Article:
April 2012 Online Update 

Celebrating 25 Years


Looking back: For a quarter century, the Pacific Institute’s work has served as an invaluable resource in protecting our most vital shared resource: our freshwater. That includes the vast amount of water that we rely on, but don’t see: our groundwater resources. Back in 2001, the Pacific Institute was among the voices finding serious problems with the highly controversial private Cadiz Valley Groundwater Recovery and Storage Project in San Bernardino County, Calif., which was halted in part because of the breadth of our work on the issue. But it’s back — and so are we. Proposed again in 2011, the Draft Environmental Impact Report (DEIR) for Cadiz was up for public comment through mid-March, and senior research associate Dr. Newsha Ajami took it to task for several critical flaws and limitations (see Cadiz Groundwater Pumping story below). Groundwater is a public resource — and the Pacific Institute envisions a world where resources are managed sustainably and equitably and the natural world protected.


Potential Benefits of Multiple-Use Water Services (MUS) to Help Rural and Peri-urban Poor

MUS Report The new report
Multiple-Use Water Services (MUS): Recommendations for a Robust and Sustainable Approach examines Multiple-Use Water Services (MUS), a water-provision and management approach that has emerged as a way to realize the poverty-alleviation potential of water projects. By connecting livelihoods to water supply, MUS seeks to improve nutrition, boost income, and help the rural and peri-urban poor climb the water ladder to make more sophisticated use of water beyond their basic health needs. The Pacific Institute report provides analysis of the potential benefits of MUS, primary among which is that it reflects the way communities actually use water.

“Multiple-Use Water Services is a promising framework for funding and implementation in the water sector that can address basic needs for water to meet health as well as livelihood needs of the poorest,” said Meena Palaniappan, director of the Pacific Institute International Water and Communities Initiative. “In the new report, we have analyzed the gaps in the MUS approach and evaluated previous efforts at integration in the water sector to identify lessons learned and recommendations for making MUS implementation more robust and sustainable.”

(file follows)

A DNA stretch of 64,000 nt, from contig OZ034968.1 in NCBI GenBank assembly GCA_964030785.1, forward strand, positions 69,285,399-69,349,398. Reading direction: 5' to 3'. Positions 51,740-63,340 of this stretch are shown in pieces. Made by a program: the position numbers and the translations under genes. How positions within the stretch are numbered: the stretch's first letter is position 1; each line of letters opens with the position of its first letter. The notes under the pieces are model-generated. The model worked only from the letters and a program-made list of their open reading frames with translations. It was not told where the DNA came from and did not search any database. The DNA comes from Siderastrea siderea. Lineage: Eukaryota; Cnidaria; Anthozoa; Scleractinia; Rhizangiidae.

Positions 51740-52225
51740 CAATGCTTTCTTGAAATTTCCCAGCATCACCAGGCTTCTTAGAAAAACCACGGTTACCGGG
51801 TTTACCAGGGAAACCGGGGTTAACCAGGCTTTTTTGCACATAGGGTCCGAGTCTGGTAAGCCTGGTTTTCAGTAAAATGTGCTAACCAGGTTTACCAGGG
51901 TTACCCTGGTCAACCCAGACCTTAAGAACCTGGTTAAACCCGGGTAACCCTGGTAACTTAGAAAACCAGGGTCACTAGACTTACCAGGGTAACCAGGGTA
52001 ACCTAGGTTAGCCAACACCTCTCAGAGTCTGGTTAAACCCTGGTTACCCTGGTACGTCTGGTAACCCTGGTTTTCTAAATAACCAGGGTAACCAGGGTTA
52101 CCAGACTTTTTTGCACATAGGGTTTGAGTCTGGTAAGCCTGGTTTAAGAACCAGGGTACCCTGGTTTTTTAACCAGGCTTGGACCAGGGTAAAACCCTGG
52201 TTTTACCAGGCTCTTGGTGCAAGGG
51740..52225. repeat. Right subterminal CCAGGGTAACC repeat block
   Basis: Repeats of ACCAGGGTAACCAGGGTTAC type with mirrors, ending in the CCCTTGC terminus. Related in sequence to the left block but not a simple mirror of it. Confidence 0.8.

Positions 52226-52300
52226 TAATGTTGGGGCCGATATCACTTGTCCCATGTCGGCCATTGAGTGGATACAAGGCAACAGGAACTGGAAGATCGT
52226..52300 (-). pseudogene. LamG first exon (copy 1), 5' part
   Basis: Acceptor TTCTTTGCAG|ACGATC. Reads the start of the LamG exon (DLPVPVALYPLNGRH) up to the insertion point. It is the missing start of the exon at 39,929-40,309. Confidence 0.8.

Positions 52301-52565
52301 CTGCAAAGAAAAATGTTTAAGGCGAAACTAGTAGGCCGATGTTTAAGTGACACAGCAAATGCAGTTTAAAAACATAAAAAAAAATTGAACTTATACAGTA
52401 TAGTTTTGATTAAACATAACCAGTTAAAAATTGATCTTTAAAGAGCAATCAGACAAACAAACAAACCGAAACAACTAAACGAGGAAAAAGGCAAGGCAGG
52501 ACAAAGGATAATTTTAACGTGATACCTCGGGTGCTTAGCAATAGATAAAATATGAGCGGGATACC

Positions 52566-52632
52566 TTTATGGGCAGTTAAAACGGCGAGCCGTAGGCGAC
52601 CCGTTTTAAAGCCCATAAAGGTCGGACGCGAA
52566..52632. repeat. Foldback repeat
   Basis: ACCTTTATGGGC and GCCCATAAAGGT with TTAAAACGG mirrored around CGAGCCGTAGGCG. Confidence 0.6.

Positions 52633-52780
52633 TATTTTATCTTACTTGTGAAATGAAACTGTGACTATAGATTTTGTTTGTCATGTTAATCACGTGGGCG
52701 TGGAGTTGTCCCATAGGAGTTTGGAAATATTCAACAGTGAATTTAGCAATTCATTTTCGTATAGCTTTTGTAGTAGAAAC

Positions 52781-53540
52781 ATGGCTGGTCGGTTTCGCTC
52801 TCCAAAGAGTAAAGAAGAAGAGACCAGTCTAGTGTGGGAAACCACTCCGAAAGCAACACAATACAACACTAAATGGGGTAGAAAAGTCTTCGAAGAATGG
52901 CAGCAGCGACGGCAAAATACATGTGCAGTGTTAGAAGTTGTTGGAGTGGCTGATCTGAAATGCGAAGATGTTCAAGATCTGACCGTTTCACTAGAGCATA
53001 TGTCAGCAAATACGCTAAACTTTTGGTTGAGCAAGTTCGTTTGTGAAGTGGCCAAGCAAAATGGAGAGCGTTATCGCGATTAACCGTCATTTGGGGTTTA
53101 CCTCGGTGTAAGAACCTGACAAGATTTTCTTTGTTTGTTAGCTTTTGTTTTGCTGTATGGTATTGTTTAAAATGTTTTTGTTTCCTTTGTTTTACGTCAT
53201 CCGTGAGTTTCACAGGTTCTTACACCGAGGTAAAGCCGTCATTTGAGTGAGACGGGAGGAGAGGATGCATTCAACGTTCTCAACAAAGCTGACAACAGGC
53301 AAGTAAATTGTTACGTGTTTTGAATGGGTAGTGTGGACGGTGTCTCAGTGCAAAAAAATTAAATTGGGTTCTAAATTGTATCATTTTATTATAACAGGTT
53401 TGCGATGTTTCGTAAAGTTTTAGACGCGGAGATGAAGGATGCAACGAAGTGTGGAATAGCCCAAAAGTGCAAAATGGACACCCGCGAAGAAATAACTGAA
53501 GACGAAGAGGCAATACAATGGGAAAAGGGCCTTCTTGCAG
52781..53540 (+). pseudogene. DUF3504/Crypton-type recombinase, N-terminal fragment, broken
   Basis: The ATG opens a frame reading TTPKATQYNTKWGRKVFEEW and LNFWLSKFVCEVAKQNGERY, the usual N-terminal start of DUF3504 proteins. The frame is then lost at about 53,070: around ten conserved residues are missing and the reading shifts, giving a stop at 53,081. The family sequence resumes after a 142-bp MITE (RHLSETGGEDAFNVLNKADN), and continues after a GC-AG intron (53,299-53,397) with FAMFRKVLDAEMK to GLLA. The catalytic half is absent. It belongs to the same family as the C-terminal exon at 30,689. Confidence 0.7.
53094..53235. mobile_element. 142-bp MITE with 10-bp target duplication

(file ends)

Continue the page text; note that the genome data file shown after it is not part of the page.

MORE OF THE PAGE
Read more.
Download the
full report.
Download the
Executive Summary.


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“Good information is the foundation of improved resource management.  And undertaking strategically designed, unimpeachable research is the Pacific Institute’s stock in trade. The Institute staff has demonstrated a strong grasp of complex technical issues and a knack for generating products designed to help improve management decisions, not just gather dust. The Institute has had an impact on even the toughest policy issues.”


-Barry Nelson,

Natural Resources
Defense Council

Salton Sea on the California Report
The Pacific Institute’s Michael Cohen spoke with Sam Harnett on NPR station KQED’s The California Report about what the future holds for the Salton Sea. Read and listen here. 

And read KQED’s Climate Watch post and check out the slide show here. 

Want to know more about the Salton Sea? Visit the Pacific Institute web page and links here.



Pacific Institute Presents Inaugural Farm Water Steward Award to John Stephens
Yolo County farmer John Stephens is the recipient of the Inaugural Farm Water Steward Award from the Pacific Institute, presented at an award dinner celebration on World Water Day, March 22, at the T.S. Glide Ranch in Davis, Calif.
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John Stephens, with his daughter Marcy Stephens holding his award, and Dr. Juliet Christian-Smith.
“John put in so much of his own resources and his own wonderful energy to have the vision for better water and restored habitat,” said Dr. Juliet Christian-Smith of the Pacific Institute, who serves on the Steering Committee of the California Roundtable on Water and Food Supply. “His success is a great example and resource for other farmers, and he’s creating a tremendous legacy for his family. The Pacific Institute is proud to have him as the first Farm Water Steward Award honoree.”
The Stephens Family has owned and operated the 400-acre Oakdale Ranch in Esparto, Calif. since 1852. John Stephens’s waterway restoration project on the ranch is one of 12 Farm Water Success Stories case studies and interviews from the Pacific Institute. The Institute, in partnership with the California Roundtable on Water and Food Supply, launched an interactive database and map in December, featuring innovative and effective efforts like Stephens’s to improve on-farm and regional water management. Read more.